Freedom For Scotland
Scotland's Ma Hame
More Poetry

The Scot will not fight till he has seen his own blood.


Oh  whit  a sleekit  horrible  beastie
Lurks  in  yer  belly  efter  the  feastie
Jist  as  ye  sit  doon  among  yer  kin
There  sterts  tae  stir  an  enormous  win'
The neeps  'n  tatties  'n    mushy  peas
Stert  workin'  like  a  gentle  breeze
But  soon  the  puddin'  wi'  the  sauncie  face
Will  hae  ye  blawin'    a'   ower   the  place
Nae  maiter  whit  the hell ye  dae
A'bodys  gonnae  hiv  tae  pay
Even  if  ye  try  tae  stifle
Its  like  a bullet  oot  a  rifle
Haw'd  yer  bum  ticht  tae  the  chair
Tae  try  an'  stop  the  leakin'   air
Shifty  yersel'   fae  cheek  tae  cheek
Pray  tae  God  it  disnae  reek
But  aw  yer  efforts  go  assunder
Oot  it  comes  like   a  clap  o'   thunder
Ricochets  aroon  the  room
Michty  me  a  sonic  boom
God  almichty  it  fairly  reeks
Hope  a  huvnae  sh't  ma  breeks
Tae  the  bog  a better  scurry
Aw   whit  the  hell  its  not  ma  wurry
A'body  roon  aboot  me  chokin'
Wan  or   twa  are  nearly  bokin'
A'll  feel  better  for  a  while
Cannae  help  but  raise  a  smil
Wis  him!     A  shout  wi'   accusin'  glower
Alas  too  late,   he's   jist  keeled  ower
Ye  dirty  b'gger  they  shout  and  stare
A  dinnae  feel  welcome  ony   mair
Where  e'er  ye  be   let  yer  wind  gang  free
Sounds   like  jist  the job  fur  me
Whit  a  fuss at  Rabbie's  party
Ower   the  sake 

O'   wan    wee    farty 
For that is the mark of the Scots of all classes:
that he stands in an attitude towards the past
unthinkable to Englishmen, and remembers and
cherishes the memory of his forebears, good or
bad; and there burns alive in him a sense of identity
with the dead even to the twentieth generation.

Robert Louis Stevenson
Life of Sir William Wallace
Of our ancestors, brave true ancient Scots,
Whose glorious scutcheons knew no bars or blots;
But blood untainted circled ev'ry vein,
And ev'ry thing ignoble did disdain;
Of such illustrious patriots and bold,
Who stoutly did maintain our rights of old,
Who their malicious, invet'rate foes,
With sword in hand, did gallantly oppose:
And in their own, and nation's just defence,
Did briskly check the frequent insolence
Of haughty neighbours, enemies profest,
Picts, Danes, and Saxons, Scotland's very pest;
Of such, I say, I'll brag and vaunt so long
As I have power to use my pen or tongue;
And sound their praises in such modern strain
As suiteth best a Scot's poetic vein,
First, here I honour, in particular,
Sir William Wallace, much renown'd in war,
Whose bold progenitors have long time stood,
Of honourable and true Scottish blood.

translated by William of Gilbertfield 1772
      Breathe's There the Man
    The Lay Of The Last Minstrel

Breath's there the man with soul so dead
Who never to himself hath said,
This is my own, my native land!
Whose heart hath ne'er within him burn'd,
As home his footsteps he hath turn'd
From wandering on a foreign strand!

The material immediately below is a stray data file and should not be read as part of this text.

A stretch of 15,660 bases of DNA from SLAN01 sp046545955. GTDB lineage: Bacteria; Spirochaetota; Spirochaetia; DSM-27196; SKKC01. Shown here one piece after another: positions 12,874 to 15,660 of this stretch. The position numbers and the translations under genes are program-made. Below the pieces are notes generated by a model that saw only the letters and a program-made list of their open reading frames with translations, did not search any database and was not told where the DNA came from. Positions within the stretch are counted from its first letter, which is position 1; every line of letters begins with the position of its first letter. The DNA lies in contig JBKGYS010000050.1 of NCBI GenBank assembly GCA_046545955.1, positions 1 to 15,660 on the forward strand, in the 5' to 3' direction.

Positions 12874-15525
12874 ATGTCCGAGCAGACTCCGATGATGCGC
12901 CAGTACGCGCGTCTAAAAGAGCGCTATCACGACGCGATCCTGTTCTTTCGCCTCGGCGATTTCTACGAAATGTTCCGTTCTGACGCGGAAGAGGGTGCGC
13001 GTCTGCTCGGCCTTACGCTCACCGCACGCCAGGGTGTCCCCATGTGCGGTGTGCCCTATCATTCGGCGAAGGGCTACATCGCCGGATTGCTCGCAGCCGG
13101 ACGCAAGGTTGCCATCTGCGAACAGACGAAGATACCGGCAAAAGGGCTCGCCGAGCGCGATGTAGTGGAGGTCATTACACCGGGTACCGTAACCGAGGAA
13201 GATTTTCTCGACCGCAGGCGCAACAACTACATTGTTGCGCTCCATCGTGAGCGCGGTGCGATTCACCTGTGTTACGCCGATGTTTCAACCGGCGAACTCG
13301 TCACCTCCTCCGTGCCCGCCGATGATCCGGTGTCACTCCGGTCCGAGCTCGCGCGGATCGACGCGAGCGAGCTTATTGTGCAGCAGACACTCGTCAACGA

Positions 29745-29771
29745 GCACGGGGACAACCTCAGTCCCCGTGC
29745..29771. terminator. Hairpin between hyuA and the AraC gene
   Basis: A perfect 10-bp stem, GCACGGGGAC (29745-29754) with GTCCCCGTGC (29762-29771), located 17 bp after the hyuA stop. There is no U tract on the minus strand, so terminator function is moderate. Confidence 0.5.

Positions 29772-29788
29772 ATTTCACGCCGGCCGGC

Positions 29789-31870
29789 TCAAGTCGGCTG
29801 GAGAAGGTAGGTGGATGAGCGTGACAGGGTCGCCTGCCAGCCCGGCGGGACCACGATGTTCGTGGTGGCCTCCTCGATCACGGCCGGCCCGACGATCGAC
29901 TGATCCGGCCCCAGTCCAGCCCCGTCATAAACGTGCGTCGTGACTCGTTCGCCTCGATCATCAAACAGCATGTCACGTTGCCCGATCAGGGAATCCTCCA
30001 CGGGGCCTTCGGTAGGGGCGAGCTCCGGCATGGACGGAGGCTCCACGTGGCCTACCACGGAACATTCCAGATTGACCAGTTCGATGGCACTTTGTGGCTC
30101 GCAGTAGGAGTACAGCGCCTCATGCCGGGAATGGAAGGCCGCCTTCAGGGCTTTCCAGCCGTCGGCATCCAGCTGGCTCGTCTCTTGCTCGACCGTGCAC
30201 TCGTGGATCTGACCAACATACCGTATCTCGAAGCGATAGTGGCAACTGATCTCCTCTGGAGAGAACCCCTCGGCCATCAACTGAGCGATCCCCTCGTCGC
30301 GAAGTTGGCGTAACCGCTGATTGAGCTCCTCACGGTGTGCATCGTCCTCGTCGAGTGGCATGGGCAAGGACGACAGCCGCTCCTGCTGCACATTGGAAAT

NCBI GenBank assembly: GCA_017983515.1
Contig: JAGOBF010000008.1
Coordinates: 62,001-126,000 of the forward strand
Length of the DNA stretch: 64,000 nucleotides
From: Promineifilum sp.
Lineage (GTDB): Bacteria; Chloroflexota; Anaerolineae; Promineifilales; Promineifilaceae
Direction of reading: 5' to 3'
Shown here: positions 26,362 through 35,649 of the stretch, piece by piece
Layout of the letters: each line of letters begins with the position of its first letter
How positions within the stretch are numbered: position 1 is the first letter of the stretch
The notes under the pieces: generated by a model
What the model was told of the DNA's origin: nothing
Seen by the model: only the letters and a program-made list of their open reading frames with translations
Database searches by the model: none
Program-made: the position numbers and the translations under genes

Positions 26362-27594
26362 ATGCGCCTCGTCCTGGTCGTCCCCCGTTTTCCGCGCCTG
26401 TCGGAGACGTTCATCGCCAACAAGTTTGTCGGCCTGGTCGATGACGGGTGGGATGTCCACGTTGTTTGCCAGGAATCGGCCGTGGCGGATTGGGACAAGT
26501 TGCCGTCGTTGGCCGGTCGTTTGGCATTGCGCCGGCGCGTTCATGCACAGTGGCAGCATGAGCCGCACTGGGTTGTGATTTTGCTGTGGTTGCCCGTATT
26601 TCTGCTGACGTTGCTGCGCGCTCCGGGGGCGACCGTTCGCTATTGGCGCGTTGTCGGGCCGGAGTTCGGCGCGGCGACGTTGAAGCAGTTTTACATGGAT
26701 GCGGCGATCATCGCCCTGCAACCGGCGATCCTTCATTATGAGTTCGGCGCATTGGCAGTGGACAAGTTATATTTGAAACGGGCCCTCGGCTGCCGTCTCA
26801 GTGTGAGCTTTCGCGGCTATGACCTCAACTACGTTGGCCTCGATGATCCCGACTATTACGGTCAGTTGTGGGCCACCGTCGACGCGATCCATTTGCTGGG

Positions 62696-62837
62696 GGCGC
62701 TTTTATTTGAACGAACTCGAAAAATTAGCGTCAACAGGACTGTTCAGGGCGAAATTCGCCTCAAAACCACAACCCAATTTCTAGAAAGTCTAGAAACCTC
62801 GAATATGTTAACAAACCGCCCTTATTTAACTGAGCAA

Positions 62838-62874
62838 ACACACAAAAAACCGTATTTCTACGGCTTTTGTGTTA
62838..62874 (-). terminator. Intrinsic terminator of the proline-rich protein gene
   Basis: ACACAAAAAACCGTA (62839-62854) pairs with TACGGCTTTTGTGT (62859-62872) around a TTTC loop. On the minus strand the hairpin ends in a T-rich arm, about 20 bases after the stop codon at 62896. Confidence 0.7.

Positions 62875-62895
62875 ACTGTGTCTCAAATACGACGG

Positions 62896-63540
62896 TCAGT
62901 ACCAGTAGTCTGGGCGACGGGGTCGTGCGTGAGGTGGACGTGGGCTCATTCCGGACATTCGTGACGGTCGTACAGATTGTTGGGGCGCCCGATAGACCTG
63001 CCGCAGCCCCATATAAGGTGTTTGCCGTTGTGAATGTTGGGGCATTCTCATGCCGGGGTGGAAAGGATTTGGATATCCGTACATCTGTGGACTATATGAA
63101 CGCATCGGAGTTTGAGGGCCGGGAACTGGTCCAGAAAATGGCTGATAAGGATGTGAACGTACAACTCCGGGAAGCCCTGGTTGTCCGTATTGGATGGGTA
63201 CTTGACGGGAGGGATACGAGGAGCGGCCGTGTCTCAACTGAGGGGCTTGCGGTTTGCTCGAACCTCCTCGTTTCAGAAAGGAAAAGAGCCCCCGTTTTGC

If such there breathe, go, mark him well,
For him no Minstrel raptures swell;
High though his titles, proud his name,
Boundless his wealth as wish can claim;
Despite those titles, power, and pelf,
The wretch, concentred all in self,
Living, shall forfeit fair renown,
And, doubly dying, shall go down
To the vile dust, from whence he sprung,
Unwept, unhonored, and unsung.

Sir Walter Scott
                      The Wally Dug

I aye mind o' that wee hoose that stood on the brae,
Its lum was aye reekin', its roof made o' stray.
The ootside was bonny, the inside was snug,
But whit I mind best o' was the wee wally dug.
It stood in a corner, high up on the shelf,
And keepit an ee on the best o' the delf.
It was washed twice a year, frae its tail tae its lug,
And pit back on the shelf, was the wee wally dug,.

When oor John got mairrit tae sweet Jeannie Blue,
The auld folks they gied him a horse an' a coo,
But when I left the hoose, ma hert gied a tug,
For a' mither gied me was the wee wally dug.

There's an auld saying, 'Ne'er look a gift horse in the moo',
But I looked that wee dug frae its tail tae its broo'
An' a fun' a wee slit at the back o' its lug,
It was stuffed fu' o' notes, was the wee wally dug.

I tain it hame tae oor Lizzle tae pit on a shelf,
An' I telt her the worth o' that wee bit o' delf.
An' we aye feed it yet through that hole in its lug,
It's a guid bit o' stuff, is the wee wally dug.
To Any Reader
As from the house your mother sees
You playing round the garden trees,
So you may see, if you will look
Through the windows of this book,
Another child, far, far away,
And in another garden, play.
But do not think you can at all,
By knocking on the window, call
That child to hear you. He intent
Is all on his play-business bent.
He does not hear; he will not look,
Nor yet be lured out of this book.
For, long ago, the truth to say,
He has grown up and gone away,
And it is but a child of air
That lingers in the garden there.
R.L. Sevenson
'I am a member of the SNP because I believe that Scotland must again become an independent nation. Not because Scotland is different, but because Scotland is simply the same - the same as every other wealthy small country in Europe. What we seek for Scotland is the normal status of a small ancient nation - one that has almost 70% of Europe's crucial energy reserves, and yet has to stand outside when the important decisions are taken.'
Sean Connery, professional Scotsman
"I ken when we had King, and a chancellor, and a Parliment-- men o'our ain, we could peeble them wi' stanes when they werena gude bairnes. But naebody's nails can reach the length o'Lunnon."
                                                         Sir Walter Scott
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